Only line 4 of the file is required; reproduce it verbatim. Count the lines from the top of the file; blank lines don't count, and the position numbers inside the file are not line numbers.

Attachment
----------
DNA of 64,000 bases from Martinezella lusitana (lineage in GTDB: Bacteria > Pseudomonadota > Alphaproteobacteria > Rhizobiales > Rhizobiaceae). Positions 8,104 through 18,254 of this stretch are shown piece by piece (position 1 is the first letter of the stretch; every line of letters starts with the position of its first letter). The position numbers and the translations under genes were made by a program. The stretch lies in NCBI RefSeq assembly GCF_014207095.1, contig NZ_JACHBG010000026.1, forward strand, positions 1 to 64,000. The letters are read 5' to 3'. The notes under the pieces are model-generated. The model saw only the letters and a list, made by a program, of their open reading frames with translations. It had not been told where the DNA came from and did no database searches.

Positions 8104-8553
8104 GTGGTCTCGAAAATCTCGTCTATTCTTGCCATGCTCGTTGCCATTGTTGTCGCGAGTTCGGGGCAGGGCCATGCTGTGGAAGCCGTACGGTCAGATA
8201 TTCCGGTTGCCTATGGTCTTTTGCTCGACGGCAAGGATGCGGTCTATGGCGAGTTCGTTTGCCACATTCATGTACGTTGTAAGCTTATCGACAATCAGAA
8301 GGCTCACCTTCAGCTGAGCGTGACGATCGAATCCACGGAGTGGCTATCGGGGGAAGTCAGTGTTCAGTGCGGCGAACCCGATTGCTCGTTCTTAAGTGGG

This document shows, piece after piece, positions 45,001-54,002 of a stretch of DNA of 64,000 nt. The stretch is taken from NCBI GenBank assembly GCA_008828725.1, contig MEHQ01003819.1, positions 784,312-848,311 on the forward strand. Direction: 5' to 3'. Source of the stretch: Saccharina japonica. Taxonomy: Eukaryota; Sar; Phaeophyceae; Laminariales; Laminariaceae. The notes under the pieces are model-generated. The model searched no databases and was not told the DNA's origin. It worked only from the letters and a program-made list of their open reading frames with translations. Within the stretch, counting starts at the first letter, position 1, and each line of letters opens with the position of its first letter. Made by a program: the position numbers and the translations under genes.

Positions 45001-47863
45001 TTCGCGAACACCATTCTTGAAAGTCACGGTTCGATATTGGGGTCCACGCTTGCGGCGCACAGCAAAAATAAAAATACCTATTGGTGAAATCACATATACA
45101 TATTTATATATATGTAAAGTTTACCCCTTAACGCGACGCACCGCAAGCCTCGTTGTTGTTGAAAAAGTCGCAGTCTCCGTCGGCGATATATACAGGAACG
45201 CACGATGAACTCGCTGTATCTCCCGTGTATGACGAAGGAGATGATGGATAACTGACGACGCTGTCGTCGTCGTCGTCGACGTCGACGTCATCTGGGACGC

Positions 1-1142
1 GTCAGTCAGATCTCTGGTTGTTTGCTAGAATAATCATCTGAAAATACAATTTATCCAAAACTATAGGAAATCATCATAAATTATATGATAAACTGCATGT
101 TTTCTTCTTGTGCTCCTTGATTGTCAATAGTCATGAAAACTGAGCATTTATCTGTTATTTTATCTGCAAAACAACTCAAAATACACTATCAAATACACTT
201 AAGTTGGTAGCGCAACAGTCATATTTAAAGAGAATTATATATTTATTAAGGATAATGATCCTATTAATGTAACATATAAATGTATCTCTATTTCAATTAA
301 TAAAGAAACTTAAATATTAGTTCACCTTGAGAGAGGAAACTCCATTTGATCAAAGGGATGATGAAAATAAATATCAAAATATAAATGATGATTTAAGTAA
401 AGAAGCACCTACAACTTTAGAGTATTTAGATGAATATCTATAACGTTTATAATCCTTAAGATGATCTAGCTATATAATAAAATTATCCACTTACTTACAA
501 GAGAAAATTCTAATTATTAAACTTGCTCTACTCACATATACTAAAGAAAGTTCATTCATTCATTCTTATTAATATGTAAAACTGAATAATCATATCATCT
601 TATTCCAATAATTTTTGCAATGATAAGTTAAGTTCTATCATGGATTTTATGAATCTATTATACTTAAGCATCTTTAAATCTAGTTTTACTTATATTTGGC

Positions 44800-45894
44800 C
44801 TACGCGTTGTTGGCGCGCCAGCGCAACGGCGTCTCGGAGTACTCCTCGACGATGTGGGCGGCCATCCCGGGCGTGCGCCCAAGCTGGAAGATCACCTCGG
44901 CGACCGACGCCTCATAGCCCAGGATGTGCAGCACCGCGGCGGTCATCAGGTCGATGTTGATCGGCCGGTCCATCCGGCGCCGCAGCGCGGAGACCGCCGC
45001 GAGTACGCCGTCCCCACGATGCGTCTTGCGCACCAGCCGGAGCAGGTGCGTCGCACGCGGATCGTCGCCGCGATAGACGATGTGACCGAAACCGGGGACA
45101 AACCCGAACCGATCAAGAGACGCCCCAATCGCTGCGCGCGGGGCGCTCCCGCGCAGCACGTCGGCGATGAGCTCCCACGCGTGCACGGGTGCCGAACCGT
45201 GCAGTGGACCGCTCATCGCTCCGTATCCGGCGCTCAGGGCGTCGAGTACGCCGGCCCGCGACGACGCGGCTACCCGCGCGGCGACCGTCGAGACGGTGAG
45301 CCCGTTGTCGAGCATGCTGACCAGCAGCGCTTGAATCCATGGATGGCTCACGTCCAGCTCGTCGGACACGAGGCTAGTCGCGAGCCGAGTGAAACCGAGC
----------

8201 TTCCGGTTGCCTATGGTCTTTTGCTCGACGGCAAGGATGCGGTCTATGGCGAGTTCGTTTGCCACATTCATGTACGTTGTAAGCTTATCGACAATCAGAA